Written By: Dan Abnett
Pencils By: Brad Walker
Ink By: Andrew Hennessey
Colors By: Gabe Elteab
By: James Portis
King of Atlantis, Arthur Curry has spent 15 issues of the new run of his comic fighting a secret organization N.E.M.O and trying to mend ties between Atlantis and the surface world. With the crisis averted and peace finally restored, a new threat is emerging, Mera feels inadequate to be Queen, and Arthur really needs an aspirin. Is this a good read? Let’s find out.
So yes, this is the beginning of a new arc for my favorite superhero. I was originally going to review this and cover its launch in an arc review. However, this, unlike other DC Rebirth Titles, has its first arc be 15 issues… I don’t understand why. The arc itself wasn’t bad by any means it honestly was an arc Aquaman desperately needed so he could be taken more seriously. It gave an evolution to him and addressed the sceptics and the haters who have gone out of the way to insult Aquaman at every turn. Now as we move on in a state of peace and a new threat approaches, I feel that I can review this as a new jumping point.
The comic begins unexpectedly with what seems to be a scientist at a college research department conversing with an electronic voice. We can’t read what the electronic voice is saying but somehow its transmitting what it wants to say directly to the scientist. He has brought what this voice wanted. A bunch of electronic equipment and then promises he won’t tell anyone that it’s down here. But then the voice notices that he has a gun. The scientist says he was scared. So somehow the voice takes control of him and makes him put the gun to his head and then after begging for his life. But then he tries to shoot what he sees is a robot man and then the robot takes control again and ends the poor guy’s life. The robot then just returns to watching the news…About Aquaman…DUN DUN DUN yea no.
The story then moves to Amnesty Bay, the town where Aquaman was born. He is helping with the cleanup effort after the war that N.E.M.O tried to start between America and Atlantis. The police woman asks why he’s helping here rather than a major city. To which Arthur replies that this is his home and others have been tasked to handle those places. Which I find really touching. He still remembers his roots regardless of becoming king. One of his chief warriors Murk asks why don’t they just used Atlantean technology to fix this like what Tempest did in Titans issue 7. (that will be my next review). To which Aquaman replies with ,“That was Garth’s call. This is about the people”. I love this moment for two reasons,
- This shows that Dan Abnett, writer of both Titans and Aquaman, along with DC is acknowledging their own continuity. which Is great for a giant shared universe such as this.
- The fact that Aquaman is caring more about the bonding of Atlantis and the surface world that he’s not just fixing it easily. He’s trying to form a partnership. An Alliance that will last. Which, as mentioned by Mera right after this moment, it is all he’s ever wanted.
Arthur then approaches his wife to be, Mera, seeing how she’s doing. Mera informs him of why she feels she can’t marry him. It’s a lot of backstory that comes from Aquaman 1-15 so rather than spoil it I’ll allow you to go back and read it for yourself. The bottom line is, Aquaman refuses to give up on her. At that moment, the paparazzi swarms them, showing that since the events of issue #15, their popularity is up. But to the shame of myself and others, one of Aquaman’s fans says his “Aquamazing” …Just, Just no. The officer in charge of the cleanup, who also happens to be childhood friends of Arthur, saves him from the paparazzi. She then shares her feelings of how she finally sees him for who he is, a King, a warrior, a hero. Not just an old flame. It’s at this moment, Aquaman’s head begins to hurt again. Oh I didn’t mention that, throughout this issue, something has been giving Aquaman increased amount of headaches. Mera and the officer, Erika, have been suggesting it’s just from him fighting after literally being hospitalized during the last arc. (seriously it’s really good go check it out) He just tries to shrug it off, trying not to alarm them.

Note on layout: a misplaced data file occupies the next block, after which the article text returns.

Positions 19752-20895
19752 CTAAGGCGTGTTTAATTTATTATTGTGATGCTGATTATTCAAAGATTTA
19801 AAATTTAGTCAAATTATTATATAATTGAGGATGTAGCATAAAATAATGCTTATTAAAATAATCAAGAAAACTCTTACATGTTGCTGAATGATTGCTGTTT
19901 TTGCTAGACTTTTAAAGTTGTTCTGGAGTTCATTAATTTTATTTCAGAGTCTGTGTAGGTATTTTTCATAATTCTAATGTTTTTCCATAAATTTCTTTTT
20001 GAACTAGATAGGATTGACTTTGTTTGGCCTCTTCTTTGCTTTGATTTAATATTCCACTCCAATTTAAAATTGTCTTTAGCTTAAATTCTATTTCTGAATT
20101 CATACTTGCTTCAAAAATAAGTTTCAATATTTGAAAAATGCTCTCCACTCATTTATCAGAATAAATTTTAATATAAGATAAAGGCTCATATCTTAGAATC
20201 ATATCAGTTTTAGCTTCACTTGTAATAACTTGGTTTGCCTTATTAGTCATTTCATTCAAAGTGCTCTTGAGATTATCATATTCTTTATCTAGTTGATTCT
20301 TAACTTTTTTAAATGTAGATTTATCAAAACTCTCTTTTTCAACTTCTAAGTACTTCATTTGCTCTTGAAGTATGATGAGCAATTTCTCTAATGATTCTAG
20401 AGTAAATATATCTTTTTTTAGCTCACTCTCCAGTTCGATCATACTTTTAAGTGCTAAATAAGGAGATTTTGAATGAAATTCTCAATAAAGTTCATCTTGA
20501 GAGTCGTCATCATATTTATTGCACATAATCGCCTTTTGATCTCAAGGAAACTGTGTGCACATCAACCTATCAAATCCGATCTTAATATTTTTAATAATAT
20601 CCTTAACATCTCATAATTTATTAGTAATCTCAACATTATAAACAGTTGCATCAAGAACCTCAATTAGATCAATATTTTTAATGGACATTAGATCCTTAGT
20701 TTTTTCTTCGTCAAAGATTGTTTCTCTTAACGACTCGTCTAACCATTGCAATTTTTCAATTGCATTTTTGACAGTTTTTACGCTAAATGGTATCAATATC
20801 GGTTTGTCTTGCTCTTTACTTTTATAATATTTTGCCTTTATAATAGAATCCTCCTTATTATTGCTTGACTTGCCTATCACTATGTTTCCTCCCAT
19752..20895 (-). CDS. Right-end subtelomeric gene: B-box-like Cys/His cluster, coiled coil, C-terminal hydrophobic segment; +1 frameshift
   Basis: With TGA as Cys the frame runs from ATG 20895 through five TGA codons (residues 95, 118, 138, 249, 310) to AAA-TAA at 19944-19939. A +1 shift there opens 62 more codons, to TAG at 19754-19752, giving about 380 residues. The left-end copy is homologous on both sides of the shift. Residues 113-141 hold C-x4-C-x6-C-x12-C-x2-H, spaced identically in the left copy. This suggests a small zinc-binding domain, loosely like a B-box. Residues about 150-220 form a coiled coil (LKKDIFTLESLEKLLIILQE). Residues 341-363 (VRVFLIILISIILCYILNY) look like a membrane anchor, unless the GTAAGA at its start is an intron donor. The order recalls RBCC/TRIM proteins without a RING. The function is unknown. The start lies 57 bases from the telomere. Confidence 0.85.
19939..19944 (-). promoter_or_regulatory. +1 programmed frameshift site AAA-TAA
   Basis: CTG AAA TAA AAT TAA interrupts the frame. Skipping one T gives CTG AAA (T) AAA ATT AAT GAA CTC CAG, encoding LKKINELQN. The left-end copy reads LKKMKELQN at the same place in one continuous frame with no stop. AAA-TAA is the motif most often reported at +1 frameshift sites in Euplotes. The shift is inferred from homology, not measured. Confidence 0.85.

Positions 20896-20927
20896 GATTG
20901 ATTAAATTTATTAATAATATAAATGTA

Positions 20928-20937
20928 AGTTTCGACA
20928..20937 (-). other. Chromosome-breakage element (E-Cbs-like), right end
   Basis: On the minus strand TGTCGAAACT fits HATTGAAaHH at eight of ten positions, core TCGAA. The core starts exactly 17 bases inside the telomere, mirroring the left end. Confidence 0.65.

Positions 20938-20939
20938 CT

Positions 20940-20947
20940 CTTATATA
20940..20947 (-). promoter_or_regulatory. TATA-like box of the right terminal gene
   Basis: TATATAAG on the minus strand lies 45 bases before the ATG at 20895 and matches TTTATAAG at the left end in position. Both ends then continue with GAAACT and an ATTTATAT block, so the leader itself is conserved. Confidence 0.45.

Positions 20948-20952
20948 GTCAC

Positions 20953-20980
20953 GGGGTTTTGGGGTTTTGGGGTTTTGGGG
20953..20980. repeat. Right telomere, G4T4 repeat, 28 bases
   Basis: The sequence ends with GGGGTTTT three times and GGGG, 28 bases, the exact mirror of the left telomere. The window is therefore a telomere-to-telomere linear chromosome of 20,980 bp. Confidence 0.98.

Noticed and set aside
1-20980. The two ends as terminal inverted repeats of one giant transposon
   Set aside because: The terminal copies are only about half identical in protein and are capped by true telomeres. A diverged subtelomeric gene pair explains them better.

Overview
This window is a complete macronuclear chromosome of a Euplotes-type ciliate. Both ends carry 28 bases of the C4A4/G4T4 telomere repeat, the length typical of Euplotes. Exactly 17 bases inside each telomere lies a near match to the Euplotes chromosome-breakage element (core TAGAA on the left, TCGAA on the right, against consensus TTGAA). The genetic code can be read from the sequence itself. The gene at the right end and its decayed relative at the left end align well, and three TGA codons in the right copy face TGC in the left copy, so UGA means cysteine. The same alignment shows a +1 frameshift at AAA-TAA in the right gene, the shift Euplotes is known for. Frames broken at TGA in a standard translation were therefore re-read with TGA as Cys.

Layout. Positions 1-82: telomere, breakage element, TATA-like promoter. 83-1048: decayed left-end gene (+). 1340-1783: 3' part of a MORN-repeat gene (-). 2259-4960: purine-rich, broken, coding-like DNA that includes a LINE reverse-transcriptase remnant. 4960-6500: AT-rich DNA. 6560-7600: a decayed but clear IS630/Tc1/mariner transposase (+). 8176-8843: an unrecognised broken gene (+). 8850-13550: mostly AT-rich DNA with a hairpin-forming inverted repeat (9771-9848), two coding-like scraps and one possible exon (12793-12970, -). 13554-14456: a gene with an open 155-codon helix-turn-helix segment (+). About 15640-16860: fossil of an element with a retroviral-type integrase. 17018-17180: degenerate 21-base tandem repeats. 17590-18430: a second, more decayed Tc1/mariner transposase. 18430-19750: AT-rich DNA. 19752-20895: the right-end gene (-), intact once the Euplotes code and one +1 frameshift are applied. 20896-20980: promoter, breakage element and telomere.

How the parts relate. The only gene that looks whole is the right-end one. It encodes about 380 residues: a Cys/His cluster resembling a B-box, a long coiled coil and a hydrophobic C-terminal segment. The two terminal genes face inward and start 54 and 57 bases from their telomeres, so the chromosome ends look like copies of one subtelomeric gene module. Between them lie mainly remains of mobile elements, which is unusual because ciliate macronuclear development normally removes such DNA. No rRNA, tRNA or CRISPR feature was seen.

We then cut back to the college research lab. The robot has lured more scientist down to him to bring him more equipment. They see that he has some dastardly plan as he plants images of destruction in their heads, calling himself Warhead as the comic ends…
Aquaman #16 was a refreshing and an intriguing start after what felt like a dragging on but memorable arc. It introduces a new villain that to my years of reading Aquaman seems to be brand new, and it shows that the first crisis that Arthur had to deal with wasn’t for nothing, which I love. The art on this title by Bradley Walker has been some of my favorite art ever in an Aquaman title. He’s shared the workload of this title with two other great artists but I feel that Walker’s is the best out of the 3. The way he draws each character is just wonderful and I love seeing his work each issue he does.
So, I feel proud to give this book for being a solid read. It wasn’t over the top, but it was a great start to a new chapter for Aquaman with some amazing artwork. Hopefully this next arc isn’t longer than the last.
Latest posts by James Portis (see all)
- YES! THE DINOSAUR DOESN’T LOOK HORRIBLE! (Runaways Episodes 1-3 Review) - November 21, 2017
- Vive La Atlantis! (Aquaman #30 Comic Review) - November 20, 2017
- Indie Showcase: The “Netflix For Comic Fans” Coming Soon! - November 17, 2017